Slipped Upper Femoral Epiphysis

Call 0345 872 6666

Slipped Upper Femoral Epiphysis Claims

Slipped upper femoral epiphysis is a rare hip disorder in adolescents that can result in serious injury and a permanent limp if not detected early enough. If you or your child has suffered due to a delayed diagnosis or misdiagnosis, our medical negligence solicitors can help you make a successful claim for compensation.

Our clinical negligence team can provide the support that you and your family need to help you through what may initially seem a complex and testing process.

To speak to a solicitor about making a claim for a slipped upper femoral epiphysis, call us on 0345 872 6666 or complete our online enquiry form and we’ll call you back to discuss your case in more detail. We are able to handle cases on a no win, no fee basis.

What Our Clients Say

How JMW Can Help

We are highly experienced in dealing with claims of this nature, and we will provide the guidance you need throughout the process, keeping you fully informed of how your claim is progressing and answering any questions you may have.

The team always takes a proactive and professional approach, putting in the hard work to ensure the process is as stress-free as possible. We have many years of experience in claims against the NHS and private healthcare providers on behalf of clients who have suffered due to medical negligence.

Headed by leading medical negligence solicitor Eddie Jones, our team is among the most highly regarded in the UK. Members of the team are on the Action against Medical Accidents (AvMA) solicitor’s panel and the Law Society’s specialist panel for clinical negligence solicitors.

Case Studies

Making a claim for slipped upper femoral epiphysis

If you or a member of your family are suffering from slipped upper femoral epiphysis, and you are unhappy with the surgery or treatment you have received, or believe the medical professional responsible for your care has acted negligently, you are entitled to make a claim for compensation.

FAQs About Slipped Upper Femoral Epiphysis Claims

What is slipped upper femoral epiphysis?

Slipped upper femoral epiphysis, also known as slipped capital femoral epiphysis, is the most common hip disorder in adolescence, and is three times more likely in boys.

Risk factors for adolescents include being tall and thin following a growth spurt, or being obese. The condition can cause limping and leg pain, and the symptoms should be taken seriously.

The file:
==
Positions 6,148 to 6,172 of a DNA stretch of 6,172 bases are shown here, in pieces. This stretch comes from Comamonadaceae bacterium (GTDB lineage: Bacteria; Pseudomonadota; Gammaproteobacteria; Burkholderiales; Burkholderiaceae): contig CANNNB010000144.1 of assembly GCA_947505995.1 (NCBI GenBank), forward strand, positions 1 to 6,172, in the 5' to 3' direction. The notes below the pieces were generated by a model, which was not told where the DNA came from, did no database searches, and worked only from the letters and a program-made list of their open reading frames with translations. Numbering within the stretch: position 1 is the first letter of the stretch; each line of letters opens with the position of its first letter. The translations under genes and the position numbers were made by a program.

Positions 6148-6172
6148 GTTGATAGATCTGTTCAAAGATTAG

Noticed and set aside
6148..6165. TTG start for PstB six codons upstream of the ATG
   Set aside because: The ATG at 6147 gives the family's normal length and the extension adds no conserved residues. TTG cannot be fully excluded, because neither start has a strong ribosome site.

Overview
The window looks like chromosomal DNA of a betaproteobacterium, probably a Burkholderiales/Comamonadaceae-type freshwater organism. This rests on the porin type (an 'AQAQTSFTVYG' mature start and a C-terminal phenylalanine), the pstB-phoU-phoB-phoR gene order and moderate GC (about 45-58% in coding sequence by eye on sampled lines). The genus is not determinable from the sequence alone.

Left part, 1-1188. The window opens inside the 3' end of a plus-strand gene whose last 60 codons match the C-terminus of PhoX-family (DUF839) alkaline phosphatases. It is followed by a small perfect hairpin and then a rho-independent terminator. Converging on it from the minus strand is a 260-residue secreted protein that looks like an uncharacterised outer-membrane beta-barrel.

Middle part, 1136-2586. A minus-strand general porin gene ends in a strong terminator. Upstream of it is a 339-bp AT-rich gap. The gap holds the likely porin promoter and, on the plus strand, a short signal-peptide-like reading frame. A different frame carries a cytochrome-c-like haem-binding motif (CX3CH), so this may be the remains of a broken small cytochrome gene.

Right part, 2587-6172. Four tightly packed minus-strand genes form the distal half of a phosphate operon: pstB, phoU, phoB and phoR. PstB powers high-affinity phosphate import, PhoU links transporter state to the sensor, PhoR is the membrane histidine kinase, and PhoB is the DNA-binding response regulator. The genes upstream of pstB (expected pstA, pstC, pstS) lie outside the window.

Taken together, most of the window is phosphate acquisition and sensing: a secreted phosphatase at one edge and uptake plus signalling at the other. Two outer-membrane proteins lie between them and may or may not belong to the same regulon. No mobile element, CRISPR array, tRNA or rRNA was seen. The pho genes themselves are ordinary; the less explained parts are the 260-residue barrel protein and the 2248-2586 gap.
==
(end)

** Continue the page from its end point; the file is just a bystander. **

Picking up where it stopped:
Prior to the slip, the patient will often have slight discomfort. The acute onset of slipped upper femoral epiphysis prevents severe pain to the extent that the child is unable to walk or stand.

In an acute or chronic presentation, the child can be in pain with a limp and altered gait, which can occur for several months before suddenly becoming more painful.

How important is a prompt diagnosis of upper femoral epiphysis?

With chronic presentation, the child has mild symptoms and is still able to walk with an altered gait. A significant number of cases report knee pain as the only symptom.

If the condition is treated early, and while the patient is still able to bear weight, there is a 96% chance of a good prognosis. However, if it is more severe and the leg is unable to bear weight, the chance of a good outcome reduces to 47%. There is also a 50% chance of avascular necrosis in severe cases, meaning it is vital that a prompt diagnosis is made.

Why might a slipped upper femoral epiphysis be misdiagnosed?

As a rule of thumb, a doctor should suspect a slipped epiphysis every time they see an adolescent or preadolescent who complains of persisting pain in the knee, thigh, groin, or hip until it is proven otherwise.

A misdiagnosis may also occur under the assumption that a limp combined with pain in the groin, thigh or knee is associated with an injury. Many children with a slipped upper femoral epiphysis will complain of pain following sports, which may be dismissed as a pulled muscle or a strained ligament. Such injuries will usually resolve within a few weeks and are not generally associated with a persistent limp.

Unfortunately, a slipped upper femoral epiphysis can easily be missed on an X-ray. An early slipped upper femoral epiphysis can be difficult to spot as the signs are very subtle - some 12% of cases are not diagnosed on an anteroposterior (AP) X-ray. Lateral or ‘frog-leg’ lateral X-rays may be more helpful in showing the widening of the epiphyseal line or displacement of the femoral head.

Radiologists should look carefully for signs of slipped upper femoral epiphysis if the patient’s age and history as suspicious, for instance, if the adolescent suffers from a limp and/or pain

If treated early, the prognosis for a slipped upper femoral epiphysis is very good, but a delay in treatment can result in serious long-term disability.

Talk to Us

To speak to a solicitor about making a no win, no fee claim for compensation, get in touch with us by calling 0345 872 6666 or complete our online enquiry form and one of our specialists will give you a call back.

Endorsed by

Awards & Accreditations